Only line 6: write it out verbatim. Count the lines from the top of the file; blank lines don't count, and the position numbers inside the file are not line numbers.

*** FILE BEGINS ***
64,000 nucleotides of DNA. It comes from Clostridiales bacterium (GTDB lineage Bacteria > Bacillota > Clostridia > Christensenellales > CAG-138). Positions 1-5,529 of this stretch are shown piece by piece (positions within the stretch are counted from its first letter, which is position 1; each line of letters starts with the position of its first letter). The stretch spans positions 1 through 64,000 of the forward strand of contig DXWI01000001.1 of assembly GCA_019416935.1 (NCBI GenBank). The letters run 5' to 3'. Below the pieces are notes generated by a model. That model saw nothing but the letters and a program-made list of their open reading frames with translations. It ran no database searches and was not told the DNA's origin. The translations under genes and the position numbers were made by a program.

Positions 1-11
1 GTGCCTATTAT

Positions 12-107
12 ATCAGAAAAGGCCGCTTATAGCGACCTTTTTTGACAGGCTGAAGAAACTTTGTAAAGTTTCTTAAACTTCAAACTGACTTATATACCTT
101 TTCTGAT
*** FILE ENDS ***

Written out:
101 TTCTGAT